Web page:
In July 2004, Mandoza had just recently married, kicked a much publicised cocaine habit and released a new CD.
I interviewed him at the time for a piece in the Sunday Tribune. The piece remains relevant. It is about Mandoza. It is about contradictions. It is about our country.
Mandoza rides the open air bus around Durban’s city centre, a curious mixture of boredom and enthusiasm. The music from his eponymous new album is blasting through the speakers and spilling out on to the streets filled with Saturday shoppers.
When pockets of quizzical people recognise the kwaito superstar their faces break out into half-moon grins; they wave, shout, or extend their fingers and thumbs into the Hola Seven salute.
Mostly, he responds eagerly, coaxing further reactions over the music. Yet, at times, he plays the untouchable star, engrossed in his cellphone, presumably texting and listening to an inordinate number of messages, oblivious to the loud music around him and almost dismissive of the hustle and bustle of the streets below.
As if, maybe, he’s a bit too cool for all of this.
He is a mixture of celebrity fronting and the professional playing to the crowds. It’s a manner seemingly in keeping with the man, as if to say for all his popular appeal and the cross-over juggernaut which was Nkalakatha, he has to maintain a semblance of aloofness.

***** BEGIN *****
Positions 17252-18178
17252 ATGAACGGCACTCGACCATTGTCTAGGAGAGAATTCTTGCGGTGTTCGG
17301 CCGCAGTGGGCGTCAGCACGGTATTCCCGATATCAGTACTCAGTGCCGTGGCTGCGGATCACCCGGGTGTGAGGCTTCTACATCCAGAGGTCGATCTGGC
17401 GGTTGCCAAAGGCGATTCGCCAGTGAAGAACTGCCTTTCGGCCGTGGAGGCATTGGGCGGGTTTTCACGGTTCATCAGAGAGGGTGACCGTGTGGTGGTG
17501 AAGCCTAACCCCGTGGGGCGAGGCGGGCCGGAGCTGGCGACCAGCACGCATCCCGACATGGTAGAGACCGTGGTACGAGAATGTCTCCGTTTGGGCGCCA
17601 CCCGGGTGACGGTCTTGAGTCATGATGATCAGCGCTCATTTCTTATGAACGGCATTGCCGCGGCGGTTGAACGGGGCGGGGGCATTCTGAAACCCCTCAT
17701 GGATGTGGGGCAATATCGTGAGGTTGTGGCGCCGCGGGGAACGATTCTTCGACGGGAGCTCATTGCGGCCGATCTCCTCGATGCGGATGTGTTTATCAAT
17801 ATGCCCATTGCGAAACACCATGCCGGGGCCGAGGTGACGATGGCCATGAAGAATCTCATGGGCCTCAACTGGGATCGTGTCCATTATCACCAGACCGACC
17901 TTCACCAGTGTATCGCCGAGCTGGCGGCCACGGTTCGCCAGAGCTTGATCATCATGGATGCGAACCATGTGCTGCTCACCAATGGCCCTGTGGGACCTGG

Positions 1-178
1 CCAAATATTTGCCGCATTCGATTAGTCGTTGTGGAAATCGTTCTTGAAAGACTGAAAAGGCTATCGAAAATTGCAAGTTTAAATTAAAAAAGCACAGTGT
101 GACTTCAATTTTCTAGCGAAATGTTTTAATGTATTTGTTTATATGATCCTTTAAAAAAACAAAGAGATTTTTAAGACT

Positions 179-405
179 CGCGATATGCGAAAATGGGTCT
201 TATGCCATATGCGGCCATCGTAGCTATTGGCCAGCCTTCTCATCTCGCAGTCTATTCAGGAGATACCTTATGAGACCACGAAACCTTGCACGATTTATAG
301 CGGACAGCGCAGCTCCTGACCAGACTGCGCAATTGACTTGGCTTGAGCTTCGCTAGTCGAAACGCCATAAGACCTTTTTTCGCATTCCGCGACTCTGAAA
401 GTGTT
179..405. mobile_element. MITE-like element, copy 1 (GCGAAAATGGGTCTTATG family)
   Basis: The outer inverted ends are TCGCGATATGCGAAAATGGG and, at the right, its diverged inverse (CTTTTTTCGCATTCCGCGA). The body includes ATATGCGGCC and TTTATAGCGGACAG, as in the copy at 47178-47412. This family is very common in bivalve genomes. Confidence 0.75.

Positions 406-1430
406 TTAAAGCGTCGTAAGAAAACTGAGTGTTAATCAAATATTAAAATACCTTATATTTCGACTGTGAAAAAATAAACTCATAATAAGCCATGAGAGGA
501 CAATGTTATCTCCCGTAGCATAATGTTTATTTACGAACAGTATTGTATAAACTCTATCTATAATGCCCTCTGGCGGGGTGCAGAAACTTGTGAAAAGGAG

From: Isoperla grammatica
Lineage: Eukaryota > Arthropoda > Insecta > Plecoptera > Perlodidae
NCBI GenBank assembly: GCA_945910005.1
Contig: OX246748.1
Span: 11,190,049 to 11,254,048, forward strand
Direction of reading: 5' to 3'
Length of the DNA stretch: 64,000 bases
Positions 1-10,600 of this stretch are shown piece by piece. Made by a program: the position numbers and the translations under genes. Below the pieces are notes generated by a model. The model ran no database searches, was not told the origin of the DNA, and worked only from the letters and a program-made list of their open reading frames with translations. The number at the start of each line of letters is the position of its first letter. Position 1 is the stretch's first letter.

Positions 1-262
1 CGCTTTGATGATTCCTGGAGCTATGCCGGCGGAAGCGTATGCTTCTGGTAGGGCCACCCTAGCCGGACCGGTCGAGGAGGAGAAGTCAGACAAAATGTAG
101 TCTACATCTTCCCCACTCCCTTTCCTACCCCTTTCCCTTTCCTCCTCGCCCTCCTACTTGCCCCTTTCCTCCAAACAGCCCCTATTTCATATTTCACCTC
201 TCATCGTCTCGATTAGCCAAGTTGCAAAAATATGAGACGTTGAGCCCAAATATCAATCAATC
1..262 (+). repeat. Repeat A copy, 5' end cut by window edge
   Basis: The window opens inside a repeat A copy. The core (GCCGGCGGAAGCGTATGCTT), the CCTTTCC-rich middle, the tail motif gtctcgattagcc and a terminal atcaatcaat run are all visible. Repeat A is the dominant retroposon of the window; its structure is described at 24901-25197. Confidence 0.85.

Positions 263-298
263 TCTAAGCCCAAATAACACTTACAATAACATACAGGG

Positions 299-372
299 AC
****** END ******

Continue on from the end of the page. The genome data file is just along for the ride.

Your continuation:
Later, in the stilted confines of the Hilton Hotel, this curious dichotomy expands further; the nouveau riche trappings of the township hood turned millionaire musician seems more a homage to his roots than anything else as he hungrily attacks a take-out of wings from Chicken Licken.
Occasionally, Mandoza stops to answer a question and lick his fingers, one of which is carrying the heavy platinum testimony to his recent marriage to Mpho, who chews silently and sips tea at his side.
It’s a very different setting from the squalid Zola section of Soweto where Mandoza (real name Mduduzi Tshabalala) grew up and where the prospects for young people are bleak, bleak enough to make the lure of the gangsters and easy money from crime enticing.